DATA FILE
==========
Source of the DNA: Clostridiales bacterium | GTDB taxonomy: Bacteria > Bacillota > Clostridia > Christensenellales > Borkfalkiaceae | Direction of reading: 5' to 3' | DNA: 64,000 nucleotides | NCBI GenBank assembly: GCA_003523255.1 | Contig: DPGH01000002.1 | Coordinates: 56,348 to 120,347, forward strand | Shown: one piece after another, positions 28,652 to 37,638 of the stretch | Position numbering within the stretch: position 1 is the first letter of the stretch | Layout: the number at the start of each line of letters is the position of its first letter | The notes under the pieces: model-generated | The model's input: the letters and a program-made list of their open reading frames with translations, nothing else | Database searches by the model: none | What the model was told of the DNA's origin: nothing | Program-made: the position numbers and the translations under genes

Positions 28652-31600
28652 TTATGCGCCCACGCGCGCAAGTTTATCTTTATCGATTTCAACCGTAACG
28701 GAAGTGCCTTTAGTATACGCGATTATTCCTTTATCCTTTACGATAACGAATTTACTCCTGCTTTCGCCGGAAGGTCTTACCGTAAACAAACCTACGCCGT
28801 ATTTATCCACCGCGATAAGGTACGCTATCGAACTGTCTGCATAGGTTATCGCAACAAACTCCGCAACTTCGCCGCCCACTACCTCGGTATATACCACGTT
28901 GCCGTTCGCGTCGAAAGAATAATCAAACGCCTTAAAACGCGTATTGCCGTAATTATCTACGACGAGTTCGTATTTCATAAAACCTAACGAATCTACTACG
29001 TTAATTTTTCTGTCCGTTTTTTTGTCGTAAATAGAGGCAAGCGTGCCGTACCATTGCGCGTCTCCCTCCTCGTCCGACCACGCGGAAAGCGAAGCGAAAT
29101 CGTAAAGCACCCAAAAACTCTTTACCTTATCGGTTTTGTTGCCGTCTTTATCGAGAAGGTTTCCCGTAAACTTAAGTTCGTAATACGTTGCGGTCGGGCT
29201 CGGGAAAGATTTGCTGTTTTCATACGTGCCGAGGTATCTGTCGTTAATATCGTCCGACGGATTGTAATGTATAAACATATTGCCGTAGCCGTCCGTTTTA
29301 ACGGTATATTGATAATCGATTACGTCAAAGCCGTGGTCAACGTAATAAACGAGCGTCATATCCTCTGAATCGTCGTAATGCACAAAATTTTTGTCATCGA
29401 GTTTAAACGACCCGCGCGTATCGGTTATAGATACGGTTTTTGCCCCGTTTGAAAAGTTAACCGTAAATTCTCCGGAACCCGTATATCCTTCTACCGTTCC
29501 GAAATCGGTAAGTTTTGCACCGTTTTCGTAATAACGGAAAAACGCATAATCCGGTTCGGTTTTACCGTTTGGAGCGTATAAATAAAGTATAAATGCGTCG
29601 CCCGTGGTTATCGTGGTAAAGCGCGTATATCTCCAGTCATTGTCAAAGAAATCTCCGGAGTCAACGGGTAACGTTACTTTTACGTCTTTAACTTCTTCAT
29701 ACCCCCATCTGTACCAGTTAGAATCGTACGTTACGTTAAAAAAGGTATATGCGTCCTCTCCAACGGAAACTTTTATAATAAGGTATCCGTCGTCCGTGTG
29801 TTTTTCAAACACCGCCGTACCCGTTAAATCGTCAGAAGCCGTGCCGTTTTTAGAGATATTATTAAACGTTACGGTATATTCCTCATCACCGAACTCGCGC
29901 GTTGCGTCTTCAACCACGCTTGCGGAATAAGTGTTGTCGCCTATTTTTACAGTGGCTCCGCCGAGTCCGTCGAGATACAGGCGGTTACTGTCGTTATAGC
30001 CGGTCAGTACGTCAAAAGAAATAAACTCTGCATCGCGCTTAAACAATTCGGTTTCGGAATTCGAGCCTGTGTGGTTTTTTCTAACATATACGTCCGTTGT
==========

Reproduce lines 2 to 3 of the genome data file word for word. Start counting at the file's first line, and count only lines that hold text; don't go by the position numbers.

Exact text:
Positions 28652-31600
28652 TTATGCGCCCACGCGCGCAAGTTTATCTTTATCGATTTCAACCGTAACG